I dropped out of law school before a semester was over but I do remember one Big Idea from Contracts class.
Lawyers like to say that a contract is a good one when there are “bright lines”—when it’s super obvious what everyone is agreeing to. Fuzzy lines? Not so good. We want super crisp, obvious, BRIGHT lines.
Research scientists borrowed that phrase to describe one of the key attributes of creating good deals with yourself as you architect your ideal life.
They tell us that when we’re building new habits, we want to have VERY BRIGHT LINES about what is and what is not acceptable behavior.
For example, when I wanted to quit eating fast food over a decade ago, the fuzzy line I had of “Eat at McDonald’s less often” wasn’t particularly helpful. Every time I’d drive by that McDonald’s on the way home I’d have to ask myself, “Is today the day I get to go there?”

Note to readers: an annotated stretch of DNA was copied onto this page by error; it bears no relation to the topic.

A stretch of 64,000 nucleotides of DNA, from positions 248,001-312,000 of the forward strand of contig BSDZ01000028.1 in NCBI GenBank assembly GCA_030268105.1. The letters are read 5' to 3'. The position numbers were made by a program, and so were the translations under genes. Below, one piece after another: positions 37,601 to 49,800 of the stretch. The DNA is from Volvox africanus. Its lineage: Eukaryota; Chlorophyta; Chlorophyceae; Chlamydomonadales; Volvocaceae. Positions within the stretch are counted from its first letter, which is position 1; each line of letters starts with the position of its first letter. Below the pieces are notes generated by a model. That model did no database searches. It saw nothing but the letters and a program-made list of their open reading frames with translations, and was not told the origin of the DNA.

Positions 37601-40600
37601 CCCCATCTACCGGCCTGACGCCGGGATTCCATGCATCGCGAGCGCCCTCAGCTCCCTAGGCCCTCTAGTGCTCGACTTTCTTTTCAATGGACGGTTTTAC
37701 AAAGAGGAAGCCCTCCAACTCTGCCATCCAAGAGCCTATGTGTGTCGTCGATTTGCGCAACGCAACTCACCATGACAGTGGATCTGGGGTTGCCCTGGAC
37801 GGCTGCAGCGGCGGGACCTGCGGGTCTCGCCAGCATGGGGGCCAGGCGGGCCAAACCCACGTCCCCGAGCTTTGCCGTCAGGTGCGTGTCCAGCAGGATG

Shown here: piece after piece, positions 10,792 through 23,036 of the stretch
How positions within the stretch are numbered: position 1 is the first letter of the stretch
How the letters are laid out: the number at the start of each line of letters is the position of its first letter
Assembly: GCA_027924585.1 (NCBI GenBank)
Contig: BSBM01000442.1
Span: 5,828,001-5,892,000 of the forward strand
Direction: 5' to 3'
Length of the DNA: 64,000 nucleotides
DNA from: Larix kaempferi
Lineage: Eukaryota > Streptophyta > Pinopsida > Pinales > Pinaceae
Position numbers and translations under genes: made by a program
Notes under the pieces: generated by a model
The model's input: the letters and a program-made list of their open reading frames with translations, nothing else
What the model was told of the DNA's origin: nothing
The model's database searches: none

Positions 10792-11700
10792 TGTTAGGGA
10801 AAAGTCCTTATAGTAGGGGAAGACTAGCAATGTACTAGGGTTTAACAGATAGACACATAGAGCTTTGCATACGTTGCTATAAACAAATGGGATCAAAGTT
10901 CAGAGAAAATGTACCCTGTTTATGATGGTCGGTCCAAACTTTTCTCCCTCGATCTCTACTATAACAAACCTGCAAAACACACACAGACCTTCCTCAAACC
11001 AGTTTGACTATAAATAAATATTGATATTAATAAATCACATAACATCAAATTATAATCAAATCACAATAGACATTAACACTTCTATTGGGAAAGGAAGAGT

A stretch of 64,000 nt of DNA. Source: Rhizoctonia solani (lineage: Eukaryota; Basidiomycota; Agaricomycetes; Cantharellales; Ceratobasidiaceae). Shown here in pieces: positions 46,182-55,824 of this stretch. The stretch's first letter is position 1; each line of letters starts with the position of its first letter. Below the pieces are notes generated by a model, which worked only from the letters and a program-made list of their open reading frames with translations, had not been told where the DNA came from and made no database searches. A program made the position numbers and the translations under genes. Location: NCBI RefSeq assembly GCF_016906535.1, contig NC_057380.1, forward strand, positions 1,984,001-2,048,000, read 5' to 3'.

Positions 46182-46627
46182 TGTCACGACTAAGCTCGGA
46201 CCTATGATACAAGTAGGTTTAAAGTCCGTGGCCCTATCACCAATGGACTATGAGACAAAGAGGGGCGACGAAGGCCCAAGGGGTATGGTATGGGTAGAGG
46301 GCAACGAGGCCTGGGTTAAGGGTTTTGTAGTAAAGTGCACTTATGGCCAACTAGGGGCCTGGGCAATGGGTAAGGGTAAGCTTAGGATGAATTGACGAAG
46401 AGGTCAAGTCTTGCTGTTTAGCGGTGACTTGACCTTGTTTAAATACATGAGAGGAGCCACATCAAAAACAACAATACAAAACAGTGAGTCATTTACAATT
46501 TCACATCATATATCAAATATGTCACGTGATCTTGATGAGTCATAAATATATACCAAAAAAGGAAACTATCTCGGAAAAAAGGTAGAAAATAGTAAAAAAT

And, when did I go? On the days when I was feeling the worst, of course.
Then, one day, I got BRIGHT with my lines. I decided I would NEVER eat at McDonald’s again. Period. Now, of course, I broke that commitment a few times before it stuck, but—and this is an important distinction!—at least now I knew I was breaking a contract with myself. Eventually I dialed it in and kicked the fast food habit.
I did the same thing with ESPN and Google News and the iPhone in bed and countless other things. Fuzzy? Didn’t help. 100% bright? Worked like a charm.
So, how about you?
What’s the #1 bad habit you’d like to get rid of?
How can you move from fuzzy to super bright?
Think about that and get on it.
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